Now you can sight the rifle in how you like. Know the ballistics of the ammo you have chosen. Are you going to sight-in to compensate for bullet drop, are you going to “hold over” at distance, are you going to take clicks on the elevation turret for longer shots? For me, it usually depends on the scope I’m using and the hunting situation. Generally, though, with a centerfire scoped rifle, I sight-in for a 200 yard zero. With most calibers I use, that means roughly 1.5 to 2 inches high at 100 yards. If I’m using a scope with a target-style elevation turret, I will take clicks for elevation for shots beyond 300 or so yards. Further, when I’m sighting-in to be 1.5 inches high at 100 yards, I make sure the heart of my 5-shot group is 1.5 inches high.

    Last steps

    If you’ve done all of this work, the next piece of the puzzle is practice. I could write a lot more about shooting fundamentals and positions, but I’ll keep it simple for now and simply say practice as often as you can.  Air rifles and .22’s are fantastic training tools to work on technique and get trigger time.  If you hunt with a scope, put a scope on an air rifle or .22.  Practice shooting from a rest, leaning against a tree, shooting prone using your backpack as a rest, kneeling, standing, or any other situations you might actually come across while hunting.  If you can get out to shoot your hunting rifle, practice shots at distance.  If you can, put targets at 300 or more yards.  Don’t try to hit them just once, but time after time. The more you practice all of these things and know what you and your rifle are capable of, the more chance you have to make ethical shots in the field and bring home the game you’re after.  Good luck and good hunting!

    Matt is a member of the First Lite Team because he's about as unassuming as a hunter can be, and it just so happens he's got enough medals to sink a small boat.  See what Matt is up to by following him here.

    If you have questions regarding this post please leave Matt a comment here at the campfire.

  • Season Openers By First Lite Team Member Nick Muche

    Pronghorn Nick Muche Idaho Pronghorn
    Spot and Stalk Pronghorn
    If you plan to take on the challenge of hunting Pronghorn spot and stalk with a bow you'd better be ready for some humble pie.  I remember the first few times I tried stalking goats, there was a lot to learn.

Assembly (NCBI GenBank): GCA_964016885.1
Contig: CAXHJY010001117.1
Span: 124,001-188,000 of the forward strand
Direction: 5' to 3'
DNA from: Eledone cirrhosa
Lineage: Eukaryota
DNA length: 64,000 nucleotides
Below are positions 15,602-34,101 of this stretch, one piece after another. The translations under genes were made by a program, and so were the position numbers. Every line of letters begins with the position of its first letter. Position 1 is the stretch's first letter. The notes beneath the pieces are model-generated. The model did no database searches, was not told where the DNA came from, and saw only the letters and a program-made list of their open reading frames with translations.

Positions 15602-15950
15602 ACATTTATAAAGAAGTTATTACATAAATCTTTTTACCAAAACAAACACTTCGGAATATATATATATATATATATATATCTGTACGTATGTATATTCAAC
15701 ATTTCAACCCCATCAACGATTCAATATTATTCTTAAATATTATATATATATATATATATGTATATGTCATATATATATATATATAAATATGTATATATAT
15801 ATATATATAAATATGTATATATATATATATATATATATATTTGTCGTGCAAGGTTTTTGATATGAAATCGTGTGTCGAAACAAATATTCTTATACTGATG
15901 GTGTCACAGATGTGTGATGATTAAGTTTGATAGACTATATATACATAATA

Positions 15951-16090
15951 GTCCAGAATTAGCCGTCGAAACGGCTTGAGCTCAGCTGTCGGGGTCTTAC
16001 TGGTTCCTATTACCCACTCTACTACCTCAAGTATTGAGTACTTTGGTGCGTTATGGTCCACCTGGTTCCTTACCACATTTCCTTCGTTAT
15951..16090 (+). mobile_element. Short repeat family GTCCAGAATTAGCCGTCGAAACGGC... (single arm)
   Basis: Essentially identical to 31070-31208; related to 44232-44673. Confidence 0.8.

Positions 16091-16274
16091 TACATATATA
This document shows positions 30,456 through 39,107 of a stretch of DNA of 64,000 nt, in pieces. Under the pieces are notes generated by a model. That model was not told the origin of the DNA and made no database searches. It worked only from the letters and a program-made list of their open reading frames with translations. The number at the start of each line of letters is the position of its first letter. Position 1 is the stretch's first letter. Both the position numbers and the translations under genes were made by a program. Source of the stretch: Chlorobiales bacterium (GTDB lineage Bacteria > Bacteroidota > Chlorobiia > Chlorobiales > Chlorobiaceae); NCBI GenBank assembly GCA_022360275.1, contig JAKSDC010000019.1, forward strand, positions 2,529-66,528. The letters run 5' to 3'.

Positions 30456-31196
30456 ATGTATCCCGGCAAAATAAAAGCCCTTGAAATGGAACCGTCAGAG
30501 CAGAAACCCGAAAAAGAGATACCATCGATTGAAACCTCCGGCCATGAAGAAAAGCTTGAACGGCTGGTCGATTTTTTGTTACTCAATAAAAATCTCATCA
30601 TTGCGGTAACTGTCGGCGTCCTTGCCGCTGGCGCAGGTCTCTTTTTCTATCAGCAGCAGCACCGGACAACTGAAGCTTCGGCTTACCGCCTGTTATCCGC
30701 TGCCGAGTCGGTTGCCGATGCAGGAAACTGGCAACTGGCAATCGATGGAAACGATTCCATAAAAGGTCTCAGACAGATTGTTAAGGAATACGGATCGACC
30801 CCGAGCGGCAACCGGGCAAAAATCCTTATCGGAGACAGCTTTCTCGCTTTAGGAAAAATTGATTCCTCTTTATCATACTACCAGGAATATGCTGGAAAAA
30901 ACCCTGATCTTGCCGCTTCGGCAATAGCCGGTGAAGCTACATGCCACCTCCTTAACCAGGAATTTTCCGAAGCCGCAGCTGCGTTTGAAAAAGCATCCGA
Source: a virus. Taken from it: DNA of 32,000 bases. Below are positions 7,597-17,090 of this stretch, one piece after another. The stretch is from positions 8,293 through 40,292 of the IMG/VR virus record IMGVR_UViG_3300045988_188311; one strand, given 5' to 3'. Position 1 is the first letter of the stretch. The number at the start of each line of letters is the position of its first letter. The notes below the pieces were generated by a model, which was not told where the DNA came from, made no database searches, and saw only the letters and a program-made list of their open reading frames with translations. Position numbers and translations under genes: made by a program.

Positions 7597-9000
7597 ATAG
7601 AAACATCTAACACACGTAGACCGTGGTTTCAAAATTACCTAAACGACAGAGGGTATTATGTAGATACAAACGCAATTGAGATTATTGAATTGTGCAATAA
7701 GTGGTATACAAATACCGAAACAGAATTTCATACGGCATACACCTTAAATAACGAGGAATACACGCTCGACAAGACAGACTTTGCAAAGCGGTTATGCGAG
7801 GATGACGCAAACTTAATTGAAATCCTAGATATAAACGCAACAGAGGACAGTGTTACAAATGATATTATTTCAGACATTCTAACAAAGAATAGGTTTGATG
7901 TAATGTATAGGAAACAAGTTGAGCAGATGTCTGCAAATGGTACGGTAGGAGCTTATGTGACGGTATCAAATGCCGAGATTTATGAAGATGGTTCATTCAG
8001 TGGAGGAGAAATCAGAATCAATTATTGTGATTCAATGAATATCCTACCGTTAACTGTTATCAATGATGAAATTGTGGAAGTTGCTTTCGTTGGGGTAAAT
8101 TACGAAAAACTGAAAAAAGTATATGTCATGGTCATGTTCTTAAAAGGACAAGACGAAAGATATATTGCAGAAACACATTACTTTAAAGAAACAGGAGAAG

Finding the RIGHT animal...  If you are like me, any mature animal will suffice, especially on public land with an OTC tag.  What I mean about finding the RIGHT animal is try your best to hold off stalking a goat in a spot that you have little chance of getting close.  Some examples would be goats that are within a herd of doe's and other bucks (too many eyes), goats out in the middle of flat expanses or in the middle of Ag fields.  You'd be wasting your time trying to get into bow range of goats in these situations, especially in the early season when a decoy may not work like they do later on.  I am not saying don't do it, but your chances of success are greatly diminished in these cases.
    Ideally you'd like to find a goat that is in a place ripe for a stealthy
    stalk.  One bedded in a coolie or just on the other side of a hill.  Find a
    goat that has some brush or sage in and around it that you can use as cover and concealment along your stalk.  These situations will provide you with a very good chance at getting an arrow into one and they will be high percentage stalks.
    If you should find a buck worthy of a stalk that has a bunch of does and fawns with him, this could be a great opportunity for an ambush.  Last year I played cat and mouse with a buck that had 17 doe's with him.  I watched him for quite a while and then the entire situation made sense.  There was a lead doe in the group and the entire herd followed her.  Where she went, they went too.  In this case, it would be best to stalk her and then wait for the buck to come by.  I did this and was amazed at how well it worked, though I had picked the wrong location to set up had I been 30 yards closer I would have had a great opportunity.
    Use any terrain feature possible to stay hidden along your route to the animal.  I've found that keeping some sage in between you and the animal will work.  Most times if you are hunting agriculture fields there will be ditches along the side that you can use.  Also, fence lines often provide ample overgrown brush that you can use as cover.
    A tip that was told to me a few years ago has changed the way I hunt goats and I don't see many people doing it.  It seems that their eye sight is weakest at first and last light.  Use these times of the day to your advantage and slip in when they are susceptible to a stalk.  I like to find a buck and wait until the last few minutes of daylight and then move in for the shot.  It works very well.  The very first time I did this after being told it, I was able to get into 18 yards of a lone buck.  Mornings are great as well, especially if you have goats located the evening before, they shouldn't move very much at night and will be in the same general area at dawn.